Phlox divaricata blooming in spring

Groundcover plants do just what they claim–they spread out and cover large chunks of bare ground. For many years ground covers were used in erosion control. Besides helping stabilize banks, groundcovers can help reduce weeds and help define the edges of gardens and walkways. They are often a more attractive alternative to mulch. Some grow only a few inches high, others grow up to 12 inches or more.

In the flowerbed, they tended to take over all available space. Some invasive groundcovers like creeping myrtle and goutweed fell out of favor because they escaped and invaded our wild areas depriving local species of habitat. Even now gardeners need to be careful to use non-invasive species and keep some in very controlled spaces.

That said, there are fine groundcovers that speed up our northern area flowering season. These low-growing perennials can define a flowerbed and soften the hard edges of patios, decks and retaining walls. The most important aspect in selecting a groundcover is not the flower, but the leaves. While the flowers will help bridge the season between the spring-flowering bulbs and the summer blooming plants, the leaves create the groundcover’s interest throughout the growing season.

One of my favorites is Phlox subulata, called moss phlox. A sun-loving plant, it grows about eight inches tall and in May is a solid carpet of color. They come in soft pink, startlingly bright magenta, white and a very soft blue. Moss phlox slowly creeps over very large areas. It is easily divided into more plants. During the rest of the summer, this phlox has bright green needle-like foliage that stays attractive during the whole season. For a shady area, you might try Phlox divaricata or wild sweet William. They are taller and the lavender-blue flowers are fewer and much looser, but they are beautiful in the woodland garden.

Another sun-loving spring-blooming plant is Iberis sempervirens or candytuft. Candytufts bloom in frothy white blossoms at the same time as the moss phlox. Its foliage is darker greens with small, round to oval-shaped leaves that remain attractive all summer. The plants grow between six and nine inches tall.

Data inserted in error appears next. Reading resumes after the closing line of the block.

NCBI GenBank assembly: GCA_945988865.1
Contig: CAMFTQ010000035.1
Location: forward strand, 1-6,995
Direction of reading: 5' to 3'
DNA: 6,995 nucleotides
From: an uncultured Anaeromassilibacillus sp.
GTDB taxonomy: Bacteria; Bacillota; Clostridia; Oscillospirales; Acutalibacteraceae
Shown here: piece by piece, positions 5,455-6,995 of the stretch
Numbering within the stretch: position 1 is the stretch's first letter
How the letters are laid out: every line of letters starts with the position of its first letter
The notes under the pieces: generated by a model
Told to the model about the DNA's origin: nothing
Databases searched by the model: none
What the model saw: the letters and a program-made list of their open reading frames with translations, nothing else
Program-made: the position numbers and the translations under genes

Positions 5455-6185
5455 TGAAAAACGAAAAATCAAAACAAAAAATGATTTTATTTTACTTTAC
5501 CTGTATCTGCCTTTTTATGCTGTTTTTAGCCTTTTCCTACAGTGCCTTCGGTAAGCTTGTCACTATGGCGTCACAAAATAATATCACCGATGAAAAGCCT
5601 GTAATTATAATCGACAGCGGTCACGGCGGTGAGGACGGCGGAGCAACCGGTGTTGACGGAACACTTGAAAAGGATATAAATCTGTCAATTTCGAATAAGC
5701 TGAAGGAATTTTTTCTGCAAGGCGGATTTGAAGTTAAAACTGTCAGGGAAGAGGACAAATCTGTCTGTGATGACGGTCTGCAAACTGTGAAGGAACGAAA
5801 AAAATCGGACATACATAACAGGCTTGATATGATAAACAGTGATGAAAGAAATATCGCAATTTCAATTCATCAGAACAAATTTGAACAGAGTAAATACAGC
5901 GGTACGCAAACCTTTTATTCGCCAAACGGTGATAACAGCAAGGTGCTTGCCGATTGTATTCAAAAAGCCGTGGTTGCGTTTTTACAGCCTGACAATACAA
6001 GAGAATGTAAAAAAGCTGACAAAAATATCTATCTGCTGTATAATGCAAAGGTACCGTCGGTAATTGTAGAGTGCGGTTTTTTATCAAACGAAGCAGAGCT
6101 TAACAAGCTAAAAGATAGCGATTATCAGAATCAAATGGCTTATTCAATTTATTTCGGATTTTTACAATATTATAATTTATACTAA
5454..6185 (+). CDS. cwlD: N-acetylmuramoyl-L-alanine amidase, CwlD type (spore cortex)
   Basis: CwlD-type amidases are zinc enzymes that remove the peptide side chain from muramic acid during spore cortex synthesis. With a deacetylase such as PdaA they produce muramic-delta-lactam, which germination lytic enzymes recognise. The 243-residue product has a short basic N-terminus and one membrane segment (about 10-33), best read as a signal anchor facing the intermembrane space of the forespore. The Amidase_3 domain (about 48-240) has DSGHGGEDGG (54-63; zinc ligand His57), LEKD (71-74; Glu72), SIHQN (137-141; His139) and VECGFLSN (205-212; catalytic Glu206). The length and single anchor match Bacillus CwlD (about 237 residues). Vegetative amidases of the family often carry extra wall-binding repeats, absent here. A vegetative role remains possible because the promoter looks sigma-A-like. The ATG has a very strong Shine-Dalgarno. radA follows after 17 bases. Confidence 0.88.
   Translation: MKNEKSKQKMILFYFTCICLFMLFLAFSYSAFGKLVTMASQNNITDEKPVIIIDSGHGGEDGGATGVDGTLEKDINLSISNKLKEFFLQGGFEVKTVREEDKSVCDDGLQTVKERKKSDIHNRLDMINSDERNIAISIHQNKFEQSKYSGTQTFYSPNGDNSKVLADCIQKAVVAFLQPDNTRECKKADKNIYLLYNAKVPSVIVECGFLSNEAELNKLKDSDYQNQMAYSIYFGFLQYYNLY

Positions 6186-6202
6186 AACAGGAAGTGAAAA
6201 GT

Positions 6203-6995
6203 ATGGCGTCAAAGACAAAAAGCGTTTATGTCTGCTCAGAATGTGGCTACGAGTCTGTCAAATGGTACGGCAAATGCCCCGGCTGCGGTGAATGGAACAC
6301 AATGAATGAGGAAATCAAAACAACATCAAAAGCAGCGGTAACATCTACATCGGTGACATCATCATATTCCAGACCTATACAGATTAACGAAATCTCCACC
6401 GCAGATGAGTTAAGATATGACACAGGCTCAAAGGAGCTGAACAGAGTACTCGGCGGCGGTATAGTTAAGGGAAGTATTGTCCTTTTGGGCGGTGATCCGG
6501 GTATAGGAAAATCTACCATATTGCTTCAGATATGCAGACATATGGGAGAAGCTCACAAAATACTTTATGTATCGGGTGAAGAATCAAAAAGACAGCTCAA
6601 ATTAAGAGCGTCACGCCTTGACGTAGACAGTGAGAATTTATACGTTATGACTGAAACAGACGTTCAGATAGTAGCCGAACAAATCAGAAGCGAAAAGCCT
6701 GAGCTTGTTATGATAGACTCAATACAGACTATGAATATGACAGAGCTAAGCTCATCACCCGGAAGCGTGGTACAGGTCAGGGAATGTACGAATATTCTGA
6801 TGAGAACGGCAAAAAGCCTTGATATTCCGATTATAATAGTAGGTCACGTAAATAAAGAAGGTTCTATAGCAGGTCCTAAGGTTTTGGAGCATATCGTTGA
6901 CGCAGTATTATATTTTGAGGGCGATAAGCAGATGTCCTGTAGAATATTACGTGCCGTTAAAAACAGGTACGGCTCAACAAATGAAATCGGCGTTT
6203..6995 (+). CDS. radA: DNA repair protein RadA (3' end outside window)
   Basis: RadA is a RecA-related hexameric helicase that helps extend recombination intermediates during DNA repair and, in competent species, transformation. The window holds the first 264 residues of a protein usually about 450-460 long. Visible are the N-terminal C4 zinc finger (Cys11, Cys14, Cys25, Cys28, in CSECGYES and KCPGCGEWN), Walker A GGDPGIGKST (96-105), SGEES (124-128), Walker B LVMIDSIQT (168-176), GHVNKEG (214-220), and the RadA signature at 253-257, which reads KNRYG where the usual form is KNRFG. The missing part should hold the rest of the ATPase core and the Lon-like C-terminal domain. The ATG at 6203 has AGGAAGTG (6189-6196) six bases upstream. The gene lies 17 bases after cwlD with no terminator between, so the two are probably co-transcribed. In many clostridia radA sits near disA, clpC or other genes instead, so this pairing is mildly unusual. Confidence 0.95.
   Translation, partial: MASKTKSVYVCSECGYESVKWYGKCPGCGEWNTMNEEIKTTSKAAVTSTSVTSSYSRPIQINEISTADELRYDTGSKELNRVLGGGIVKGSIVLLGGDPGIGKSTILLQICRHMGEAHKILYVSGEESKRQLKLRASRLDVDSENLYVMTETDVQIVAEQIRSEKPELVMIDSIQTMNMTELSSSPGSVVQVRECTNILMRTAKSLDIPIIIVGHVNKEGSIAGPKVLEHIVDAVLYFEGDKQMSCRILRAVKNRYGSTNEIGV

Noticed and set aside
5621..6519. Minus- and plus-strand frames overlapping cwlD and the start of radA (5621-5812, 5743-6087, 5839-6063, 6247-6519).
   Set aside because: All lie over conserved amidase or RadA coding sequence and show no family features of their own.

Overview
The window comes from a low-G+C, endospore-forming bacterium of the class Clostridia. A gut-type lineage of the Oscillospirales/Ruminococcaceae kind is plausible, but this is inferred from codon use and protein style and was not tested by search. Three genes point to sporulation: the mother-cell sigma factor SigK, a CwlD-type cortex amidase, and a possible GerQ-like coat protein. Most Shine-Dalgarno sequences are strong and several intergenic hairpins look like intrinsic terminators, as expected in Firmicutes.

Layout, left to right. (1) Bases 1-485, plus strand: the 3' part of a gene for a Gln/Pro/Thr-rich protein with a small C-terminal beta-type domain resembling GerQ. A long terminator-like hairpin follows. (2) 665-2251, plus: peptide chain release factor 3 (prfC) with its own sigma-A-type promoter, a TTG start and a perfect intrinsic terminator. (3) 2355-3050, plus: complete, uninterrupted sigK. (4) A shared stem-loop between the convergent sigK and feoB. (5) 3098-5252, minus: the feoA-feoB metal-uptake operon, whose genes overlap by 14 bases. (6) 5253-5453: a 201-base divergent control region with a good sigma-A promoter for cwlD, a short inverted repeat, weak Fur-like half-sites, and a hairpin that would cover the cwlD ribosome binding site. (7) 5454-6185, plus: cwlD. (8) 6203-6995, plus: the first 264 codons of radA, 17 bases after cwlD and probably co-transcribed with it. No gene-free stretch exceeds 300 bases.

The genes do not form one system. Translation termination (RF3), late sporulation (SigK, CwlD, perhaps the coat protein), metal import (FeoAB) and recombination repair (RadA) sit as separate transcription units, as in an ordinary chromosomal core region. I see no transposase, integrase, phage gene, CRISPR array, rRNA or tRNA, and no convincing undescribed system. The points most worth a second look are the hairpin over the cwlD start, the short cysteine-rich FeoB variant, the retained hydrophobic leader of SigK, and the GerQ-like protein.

If you want yellow flowers you might try Alyssum montanum, or Aurinia saxatile also called basket of gold. These mat-forming perennials have grayish foliage and many small four-petaled flowers. Mine bloomed at the same time as my Phlox subulata ‘Emerald Blue’ and looked lovely next to each other.

Many good, low-growing Dianthus species and cultivars are available, so it is impossible to list them. You will need to check the plant’s label for hardiness zone and height. Selections from the alpine pinks, maiden pinks, cheddar pinks will do very well. All are mat-forming with pink, red, or white flowers.

Iris cristata, or crested iris, grows to a height of four to six inches and while not growing as thick as the above groundcovers, will boom very early in partial shade areas. These also like a moister location. Look for other dwarf iris. They come in many colors, will work as well and their spike-shaped foliage adds textural interest.

There are many other groundcover plants. Some are much taller, some are grown for foliage only, and some are meant to grow only in tough locations. All of the selections mentioned start the season off with a burst of color and then their foliage adds an attractive carpet for summer’s flowers.